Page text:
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Julia E. Flaherty, David Stock, and Brian Lamb

Abstract

A 3D computational fluid dynamics study using Reynolds-averaged Navier–Stokes modeling was conducted and validated with field data from the Joint Urban 2003 dispersion study in Oklahoma City, Oklahoma. The modeled flow field indicated that the many short buildings in this domain had a relatively small effect on the flow field, whereas the few tall buildings considerably influenced the transport and diffusion of tracer gas through the domain. Modeled values were compared with observations along a vertical profile located about 500 m downwind of the source. The isothermal base case using the standard k–ε closure model was within 50% of the concentration measurements, and a convective case with ground and building surfaces 10°C hotter than ambient temperatures improved the modeled profile to within 30% of observations. Varying wind direction and source location had a marked effect on modeled concentrations at the vertical profile site. Ground-level concentrations were 6 times the observed values when the approach flow wind direction was changed by +15° and were nearly zero when the wind direction was changed by −15°. Similar results were obtained when the source was moved 50 m to the east and to the west, respectively. All cases underestimated wind speed and turbulent kinetic energy near the surface, although adding heat significantly improved the magnitude of the modeled turbulent kinetic energy. Model results based upon a Reynolds stress closure scheme were also compared with the vertical concentration profiles. Neither the isothermal case nor the thermal buoyancy case resulted in an improvement over the standard k–ε model.

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Liping Deng, Sally A. McFarlane, and Julia E. Flaherty

Abstract

Ground-based high temporal and vertical resolution datasets from observations during 2002–07 at the Atmospheric Radiation Measurement (ARM) tropical western Pacific (TWP) site on Manus Island are used to examine the characteristics of clouds and rainfall associated with the active phase of the Madden–Julian oscillation (MJO) passing over Manus. A composite MJO event at Manus is developed based on the NOAA MJO index 4 and precipitation using 13 events. The cloud characteristics associated with the active phase of the MJO at Manus show a two-phase structure as the wave passes over Manus. During the development phase, congestus plays an important role, and the enhanced convection is located between surface westerly and easterly wind anomalies (type-I structure). During the mature phase, deep convection is the dominant cloud type, and the enhanced convection is collocated with the westerly wind anomalies (type-II structure). Consistent with this two-phase structure, the heavy rainfall frequency also shows a two-peak structure during the MJO disturbance, while light rainfall does not show a clear relation to the intraseasonal disturbance associated with the MJO. In addition, a positive relationship between the precipitation rate and precipitable water vapor exists at Manus, and the atmospheric column is less moist after the passing of the MJO convection center than before.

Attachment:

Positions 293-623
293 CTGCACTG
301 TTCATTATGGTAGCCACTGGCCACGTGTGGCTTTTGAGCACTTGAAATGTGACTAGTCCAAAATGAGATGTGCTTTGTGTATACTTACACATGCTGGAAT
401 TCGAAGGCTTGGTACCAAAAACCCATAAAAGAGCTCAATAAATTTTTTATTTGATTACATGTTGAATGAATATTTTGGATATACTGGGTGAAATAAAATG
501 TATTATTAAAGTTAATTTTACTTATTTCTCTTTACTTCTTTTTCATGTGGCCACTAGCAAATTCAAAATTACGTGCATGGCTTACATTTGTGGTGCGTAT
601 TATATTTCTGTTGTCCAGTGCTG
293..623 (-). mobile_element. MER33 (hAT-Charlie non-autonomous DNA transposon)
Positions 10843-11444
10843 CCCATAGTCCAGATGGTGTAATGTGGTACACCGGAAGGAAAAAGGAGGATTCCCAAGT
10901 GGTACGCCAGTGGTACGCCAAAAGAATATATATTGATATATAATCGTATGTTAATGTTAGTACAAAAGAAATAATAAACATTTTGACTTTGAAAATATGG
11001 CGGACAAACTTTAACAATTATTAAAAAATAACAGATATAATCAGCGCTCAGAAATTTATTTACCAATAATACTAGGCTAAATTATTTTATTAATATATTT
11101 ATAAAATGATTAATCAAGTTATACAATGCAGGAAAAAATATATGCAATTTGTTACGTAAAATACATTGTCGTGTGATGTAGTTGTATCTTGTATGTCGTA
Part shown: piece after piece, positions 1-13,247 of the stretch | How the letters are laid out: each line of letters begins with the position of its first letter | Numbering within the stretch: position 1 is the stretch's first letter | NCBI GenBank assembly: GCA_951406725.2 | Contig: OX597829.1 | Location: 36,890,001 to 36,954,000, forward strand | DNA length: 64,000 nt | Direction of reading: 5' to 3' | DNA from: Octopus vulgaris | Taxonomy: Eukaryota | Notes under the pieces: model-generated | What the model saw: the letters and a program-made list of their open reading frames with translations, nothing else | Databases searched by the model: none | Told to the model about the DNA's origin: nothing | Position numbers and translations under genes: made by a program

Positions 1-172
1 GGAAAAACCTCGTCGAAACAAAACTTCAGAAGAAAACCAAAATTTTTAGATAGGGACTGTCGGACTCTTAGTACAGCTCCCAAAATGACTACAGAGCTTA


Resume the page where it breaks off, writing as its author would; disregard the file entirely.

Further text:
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Julia E. Flaherty, Brian Lamb, K. Jerry Allwine, and Eugene Allwine

Abstract

An atmospheric tracer dispersion study known as Joint Urban 2003 was conducted in Oklahoma City, Oklahoma, during July of 2003. As part of this field program, vertical concentration profiles were measured at approximately 1 km from the downtown ground-level tracer gas release locations. These profiles showed that the urban landscape was very effective in mixing the plume vertically. In general, the lowest concentration measured along the profile was within 50% of the highest concentration in any given 5-min measurement period. The general slope of the concentration profiles was bounded by a Gaussian distribution with Briggs’s urban equations (stability classes D and E/F) for vertical dispersion. However, measured concentration maxima occurred at levels above the surface, which would not be predicted by Gaussian formulations. Variations in tracer concentration observed in the time series between different release periods were related to changes in wind direction as opposed to changes in turbulence. This was demonstrated using data from mobile analyzers that captured the width of the plume by traveling east to west along nearby streets. These mobile-van-analyzer data were also used to compute plume widths. Plume widths increased for wind directions at larger angles to the street grid, and a simple model comprising adjusted open-country dispersion coefficients and a street channeling component, were used to describe the measured widths. This dispersion dataset is a valuable asset not only for developing advanced tools for emergency-response situations in the event of a toxic release but also for refining air-quality models.

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